Starting a business in a regional area

30th October, 2017

State governments around the country incentivise business owners to set up shop in regional areas, but what do you need to know before making a tree-change?

While a regional area can offer a change of scenery and reduced traffic noise, there are some things to take into account before making the big move.

For Jane Cay, Director and Founder of Birdsnest, creating the women’s fashion startup in the regional NSW town of Cooma was a natural progression – she already lived there.

“Being located in the Snowy Mountains means we’ve benefitted from around one million visitors passing through the area each year as they make their way to the mountains or to the south coast,” explained Cay.

“We’re also just an hour south of Canberra and so we can take advantage of Australia Post’s express post network.”

While it may not get the same foot traffic as a boutique on Chapel Street in Melbourne or Oxford Street in Sydney – being online means it has the same chance of attracting digital business than they do.

The concept of e-retailing offers enterprising businesses, especially those which are consumer-facing, an opportunity to sell directly – meaning regional businesses can overcome something which has traditionally been seen as a drawback to the tree-change.

READ: How to open your retail business to the world

However, there are still a few unique challenges you need to overcome to make sure your move from the big smoke to the big quiet has the best possible chance of success.

Networking remains critical to success

Regardless of where you intend to start your business, your ability to network to help develop awareness and partnerships can have a significant impact on the business’s success.

In regional areas, networking may not be as easy or straightforward as it is in the city.

Trevor Taylor, Business Solutions and Growth Strategic Executive for Regional Development Australia (RDA) Barossa, said  knowing where to go for advice and support is vital.

“Regional Development Australia runs the largest B2B program in the Barossa region, with business breakfasts occurring every month, each focused on a different area a new business may be need assistance with,” said Taylor.

“For example, we have one breakfast coming up that’s themed around branding and visual signage, and we’ll take the opportunity to connected the business owners who need assistance with operators that can provide it.”

Chances are there’s an RDA board operating in your region with a ready-made network for you to access, and they’re also pretty handy at providing financial support too.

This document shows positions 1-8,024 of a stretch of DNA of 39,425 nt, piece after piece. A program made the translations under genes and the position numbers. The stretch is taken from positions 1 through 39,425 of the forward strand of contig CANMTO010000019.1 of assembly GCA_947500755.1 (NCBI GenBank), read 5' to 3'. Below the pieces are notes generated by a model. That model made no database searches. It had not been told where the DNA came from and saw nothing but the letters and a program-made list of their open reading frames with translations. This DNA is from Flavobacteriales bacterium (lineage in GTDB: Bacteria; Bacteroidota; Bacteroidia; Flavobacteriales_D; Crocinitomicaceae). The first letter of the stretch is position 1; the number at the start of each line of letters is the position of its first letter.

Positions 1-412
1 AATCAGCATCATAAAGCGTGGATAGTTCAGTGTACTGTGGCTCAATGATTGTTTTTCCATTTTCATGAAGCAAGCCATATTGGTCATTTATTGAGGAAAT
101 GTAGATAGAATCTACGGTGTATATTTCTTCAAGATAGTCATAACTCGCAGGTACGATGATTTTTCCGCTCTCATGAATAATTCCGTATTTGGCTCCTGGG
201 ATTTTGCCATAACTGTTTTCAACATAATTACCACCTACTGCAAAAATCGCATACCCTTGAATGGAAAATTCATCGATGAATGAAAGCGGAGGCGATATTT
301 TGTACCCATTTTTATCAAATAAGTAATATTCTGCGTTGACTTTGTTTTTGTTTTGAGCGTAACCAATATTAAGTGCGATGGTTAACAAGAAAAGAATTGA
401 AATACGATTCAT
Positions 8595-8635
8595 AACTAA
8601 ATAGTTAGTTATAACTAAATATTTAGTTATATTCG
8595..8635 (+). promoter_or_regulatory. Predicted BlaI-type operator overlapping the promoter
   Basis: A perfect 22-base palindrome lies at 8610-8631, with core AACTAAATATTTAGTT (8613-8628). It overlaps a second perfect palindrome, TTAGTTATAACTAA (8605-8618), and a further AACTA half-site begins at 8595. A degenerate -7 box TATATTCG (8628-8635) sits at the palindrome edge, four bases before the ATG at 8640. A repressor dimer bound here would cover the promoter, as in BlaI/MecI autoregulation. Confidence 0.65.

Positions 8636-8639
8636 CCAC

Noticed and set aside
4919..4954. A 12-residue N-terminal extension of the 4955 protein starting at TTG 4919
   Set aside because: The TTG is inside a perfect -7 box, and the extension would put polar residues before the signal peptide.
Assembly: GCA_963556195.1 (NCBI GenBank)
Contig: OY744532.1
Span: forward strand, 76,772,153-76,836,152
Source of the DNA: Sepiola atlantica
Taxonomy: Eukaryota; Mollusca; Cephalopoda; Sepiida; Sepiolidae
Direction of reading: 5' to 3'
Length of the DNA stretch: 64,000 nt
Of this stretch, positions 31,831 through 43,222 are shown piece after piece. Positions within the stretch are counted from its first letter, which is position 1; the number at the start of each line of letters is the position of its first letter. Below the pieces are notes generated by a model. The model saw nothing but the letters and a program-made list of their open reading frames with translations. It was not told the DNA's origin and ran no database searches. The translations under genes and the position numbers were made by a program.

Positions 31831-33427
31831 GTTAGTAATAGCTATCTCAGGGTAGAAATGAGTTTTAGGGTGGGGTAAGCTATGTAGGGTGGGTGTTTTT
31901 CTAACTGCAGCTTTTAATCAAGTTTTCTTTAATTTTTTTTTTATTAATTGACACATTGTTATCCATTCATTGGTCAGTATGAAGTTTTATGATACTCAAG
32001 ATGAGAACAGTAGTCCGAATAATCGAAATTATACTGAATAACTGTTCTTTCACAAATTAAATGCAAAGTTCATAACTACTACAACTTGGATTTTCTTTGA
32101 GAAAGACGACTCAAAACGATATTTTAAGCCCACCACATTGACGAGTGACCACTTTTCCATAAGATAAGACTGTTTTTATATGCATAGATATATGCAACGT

“We have an initiative that’s specific to our region that provides business owners a three-hour consultancy under a co-payment system,” explained Taylor.

“That means an entrepreneur can gain the advice of, say, a trademark attorney for the price of just 55 dollars, where usually that session might cost them hundreds.”

The RDA also collates available grants available in the region and works to assist business owners to apply for them, making these organisations the first port of call for many entrepreneurs.

Regional growth: ensuring mutual benefit

Businesses like Birdsnest are part of the fabric of regional communities, but can often struggle to attract the funding needed to thrive.

“Research shows that smaller, high-growth potential businesses have been responsible for the greatest job gains across the state in recent years,” explained Cay, who also sits on the board of Jobs for NSW.

“But these types of businesses often struggle to access the funds they need to expand.”

SME owners can struggle to finance for all sorts of reasons, one of them being that they simply don’t know what’s available outside a traditional bank loan.

Luckily there are a raft of small business grants available from state and federal governments to help bridge the funding gap.

“These grants are crucial for fostering entrepreneurship and innovation in the regions, which in turn is vital to the sustainability of our communities,” Cay said.

“We know that the jobs of the future in our country towns and surrounds will be generated by the organisations that are ambitious to evolve and grow.”

For example, NSW has a Regional Growth Loan available to emerging and fast-growth business owners offering an up-front interest-free loan of between $200,000 to $1.2 million.

Making a tree-change isn’t for the faint-of-heart, but it can be done.

There are avenues of support available to get funding, contacts, and new technology options are decreasing the divide between city and country every day.

All that matters now is the will to get out there and give it a go.